Calvin Johnson’s last game as a professional football player was what many fans would consider a microcosm of his career in Detroit: Meaningless.
It was Week 17, the Lions were 6-9 and in Chicago to take on an equally listless Bears team. With their attention already directed towards the offseason, the only tangible thing on the line that Sunday afternoon for Lions fans was draft position. Not exactly must-see television.
In what would be his final game as a player for the Detroit Lions, Megatron would have one of those performances many of us grew accustom to him having: 10 catches for 137 yards and a touchdown en route to a regular season victory. Just another Sunday at the office for the greatest receiver in franchise history, but little did we know it was the last time he would line up to compete on an NFL field.
Fast forward to just over a year removed from the announcement of his retirement and Calvin Johnson is still a sore subject to broach for some Lions fans—especially when he shows up to Oakland’s OTAs wearing a Raiders shirt. After letting slip how he felt the team treated him less than he deserved to be on his way out, fans have now grown apathetic towards the guy whose career in Detroit, for as far as they’re concerned, was a fruitless endeavor.
I don’t even like to talk Lions too much just because the way our relationship ended.
Fans don’t like to talk Calvin Johnson too much just because the way that relationship ended.
The operative word there being “ended.”
With Johnson opening up old wounds over the weekend, presumably over the $320,000 he was forced to repay the team after he retired, fans went back to caring momentarily. They whined and complained about how he didn’t fulfill his contractual obligations, how he didn’t keep his end of the bargain to a deal offered to him by Tom Lewand. They took to Twitter to bitch and moan online as many of them still don’t understand how NFL contracts work with the internet literally at their fingertips. Some chose to vilify him, call the money Lions recouped from him a “drop in the bucket” to a multi-millionaire like Calvin Johnson and offer their prayers.
Point blank, when fans finished the final chapter on Calvin Johnson and closed the book, he didn’t matter, and that’s why the pendulum swung back so heavily after the initial reaction to what he said over this past weekend. He didn’t give a large contingency of fans want they wanted—playoff wins, a Super Bowl, a dynasty—and now he’s the guy who’s baselessly grumbling, drumming up old feelings for fans who want to talk about anything other than another Hall of Fame player who left them without anything tangible.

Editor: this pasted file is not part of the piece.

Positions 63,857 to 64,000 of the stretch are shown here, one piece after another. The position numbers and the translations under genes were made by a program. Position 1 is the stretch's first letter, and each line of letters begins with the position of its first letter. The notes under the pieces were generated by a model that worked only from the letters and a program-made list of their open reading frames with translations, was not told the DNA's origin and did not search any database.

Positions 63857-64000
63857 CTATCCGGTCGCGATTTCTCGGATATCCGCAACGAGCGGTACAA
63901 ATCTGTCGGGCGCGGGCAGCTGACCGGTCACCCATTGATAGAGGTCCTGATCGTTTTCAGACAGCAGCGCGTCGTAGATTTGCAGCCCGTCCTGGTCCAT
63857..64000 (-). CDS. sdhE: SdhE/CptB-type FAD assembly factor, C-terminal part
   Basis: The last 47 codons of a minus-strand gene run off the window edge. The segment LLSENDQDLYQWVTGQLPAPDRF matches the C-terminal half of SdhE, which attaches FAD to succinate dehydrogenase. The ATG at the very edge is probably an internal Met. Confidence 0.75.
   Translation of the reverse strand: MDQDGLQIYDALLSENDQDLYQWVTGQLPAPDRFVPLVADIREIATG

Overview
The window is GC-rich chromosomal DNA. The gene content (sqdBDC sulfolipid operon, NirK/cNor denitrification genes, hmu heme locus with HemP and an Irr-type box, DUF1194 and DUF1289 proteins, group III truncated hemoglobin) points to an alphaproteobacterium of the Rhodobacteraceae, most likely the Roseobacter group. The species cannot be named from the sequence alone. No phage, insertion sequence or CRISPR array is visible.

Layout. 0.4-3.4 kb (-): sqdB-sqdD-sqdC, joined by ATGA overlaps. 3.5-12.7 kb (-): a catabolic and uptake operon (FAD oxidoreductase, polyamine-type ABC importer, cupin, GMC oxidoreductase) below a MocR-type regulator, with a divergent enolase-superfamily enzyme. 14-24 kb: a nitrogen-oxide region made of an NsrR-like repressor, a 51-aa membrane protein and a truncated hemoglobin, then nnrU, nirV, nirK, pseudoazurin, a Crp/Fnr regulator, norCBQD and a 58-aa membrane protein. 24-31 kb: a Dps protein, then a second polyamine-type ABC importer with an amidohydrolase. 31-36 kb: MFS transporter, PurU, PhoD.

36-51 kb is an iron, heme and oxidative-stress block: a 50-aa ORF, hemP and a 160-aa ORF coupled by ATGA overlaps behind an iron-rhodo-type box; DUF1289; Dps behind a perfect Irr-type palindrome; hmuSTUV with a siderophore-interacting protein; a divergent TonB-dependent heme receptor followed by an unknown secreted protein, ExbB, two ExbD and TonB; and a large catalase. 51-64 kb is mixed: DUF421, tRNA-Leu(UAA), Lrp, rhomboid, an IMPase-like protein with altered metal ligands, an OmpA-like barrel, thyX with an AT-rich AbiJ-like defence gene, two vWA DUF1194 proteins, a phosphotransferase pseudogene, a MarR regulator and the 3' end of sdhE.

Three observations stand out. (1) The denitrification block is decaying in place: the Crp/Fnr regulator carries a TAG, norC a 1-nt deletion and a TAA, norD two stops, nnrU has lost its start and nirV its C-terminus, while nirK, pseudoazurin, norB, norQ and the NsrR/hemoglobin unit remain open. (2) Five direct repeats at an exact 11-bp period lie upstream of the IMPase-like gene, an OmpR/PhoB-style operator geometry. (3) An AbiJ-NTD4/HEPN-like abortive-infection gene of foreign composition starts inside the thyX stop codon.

After all, Calvin’s time in Detroit was all for naught, right? The Lions used up all of his talents and it amounted to nothing. All of those stats, come-from-behind victories and mesmerizing catches were all a wash because the Lions never won squat—it’s the same equation with different variables when it comes to Barry Sanders, but all you’re doing is moving the posts: “Yeah, they made it to the NFC Championship game, but they never got as far as they should have!”
If Calvin’s time in Detroit yielded so little because there were no playoff wins, why does one comment over the weekend elicit such a strong amount of blowback?...
Oh, now it makes sense. You all want to see the Lions get their money back because for nine years, your return on the Calvin Johnson investment just doesn’t add up, and you need to balance the books. For that brief moment over the weekend where Calvin’s comments got a rise out of you, you didn’t see why the Lions shouldn’t have just went after the entire $3.2 million they had the right to get back.
In the doldrums of the NFL offseason, we’re left squabbling over whether or not the Lions were justified in asking for Calvin to repay part of his signing bonus, but let’s make this clear: it’s an act that is decidedly not the ‘Patriot Way.’
In the end, it’s a feeling that feels all too familiar, and the Lions need to make things right before they go too wrong for too long as they did with Barry Sanders. In Jim Caldwell’s press conference before Day 2 of OTAs, he at least said the right thing:
Jim Caldwell said the entire organization is concerned when they hear an alumni (Calvin Johnson) is unhappy.— Justin Rogers (@Justin_Rogers) May 24, 2017
But now it’s up to the organization to make things right.
What ultimately matters here are two things: One, not all business decisions are made with dollars and cents as the ultimate priority, nor should they be. In a sport where your shelf life is extremely limited, your health is your only asset and your leverage against the team is minimal, it’s up to players to make all the money they can—and it’s up to the organization to show goodwill towards those players.
The other thing that matters? Calvin Johnson, making amends and honoring the incredible accomplishments of his career by retiring No. 81.